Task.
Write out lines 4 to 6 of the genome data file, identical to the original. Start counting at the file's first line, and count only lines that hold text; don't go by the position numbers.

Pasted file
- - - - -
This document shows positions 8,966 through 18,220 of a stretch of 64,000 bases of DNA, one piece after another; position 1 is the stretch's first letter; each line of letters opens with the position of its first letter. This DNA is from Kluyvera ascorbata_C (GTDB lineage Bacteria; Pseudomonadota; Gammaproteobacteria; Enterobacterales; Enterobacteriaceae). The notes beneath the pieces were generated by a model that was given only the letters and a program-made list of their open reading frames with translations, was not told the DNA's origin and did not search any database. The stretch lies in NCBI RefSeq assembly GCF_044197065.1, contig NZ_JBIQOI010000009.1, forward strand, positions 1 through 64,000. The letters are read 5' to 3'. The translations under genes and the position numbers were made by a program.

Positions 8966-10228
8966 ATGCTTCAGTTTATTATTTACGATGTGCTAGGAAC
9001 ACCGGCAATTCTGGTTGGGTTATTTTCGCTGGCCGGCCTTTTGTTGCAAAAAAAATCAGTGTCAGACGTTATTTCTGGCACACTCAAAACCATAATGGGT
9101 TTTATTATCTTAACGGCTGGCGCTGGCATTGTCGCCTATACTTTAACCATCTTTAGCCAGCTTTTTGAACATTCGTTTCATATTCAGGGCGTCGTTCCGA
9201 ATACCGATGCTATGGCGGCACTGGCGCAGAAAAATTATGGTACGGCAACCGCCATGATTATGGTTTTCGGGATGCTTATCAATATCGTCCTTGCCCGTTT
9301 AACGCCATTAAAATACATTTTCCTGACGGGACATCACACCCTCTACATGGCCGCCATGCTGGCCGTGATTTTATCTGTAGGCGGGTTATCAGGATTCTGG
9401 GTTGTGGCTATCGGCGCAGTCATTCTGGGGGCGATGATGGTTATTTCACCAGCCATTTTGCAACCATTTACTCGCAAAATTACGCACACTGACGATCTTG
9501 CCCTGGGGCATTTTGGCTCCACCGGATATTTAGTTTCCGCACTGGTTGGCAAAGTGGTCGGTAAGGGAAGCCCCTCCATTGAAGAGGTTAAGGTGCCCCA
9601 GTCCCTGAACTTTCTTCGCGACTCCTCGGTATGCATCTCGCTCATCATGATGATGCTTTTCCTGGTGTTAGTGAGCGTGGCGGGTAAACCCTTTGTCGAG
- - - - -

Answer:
9001 ACCGGCAATTCTGGTTGGGTTATTTTCGCTGGCCGGCCTTTTGTTGCAAAAAAAATCAGTGTCAGACGTTATTTCTGGCACACTCAAAACCATAATGGGT
9101 TTTATTATCTTAACGGCTGGCGCTGGCATTGTCGCCTATACTTTAACCATCTTTAGCCAGCTTTTTGAACATTCGTTTCATATTCAGGGCGTCGTTCCGA
9201 ATACCGATGCTATGGCGGCACTGGCGCAGAAAAATTATGGTACGGCAACCGCCATGATTATGGTTTTCGGGATGCTTATCAATATCGTCCTTGCCCGTTT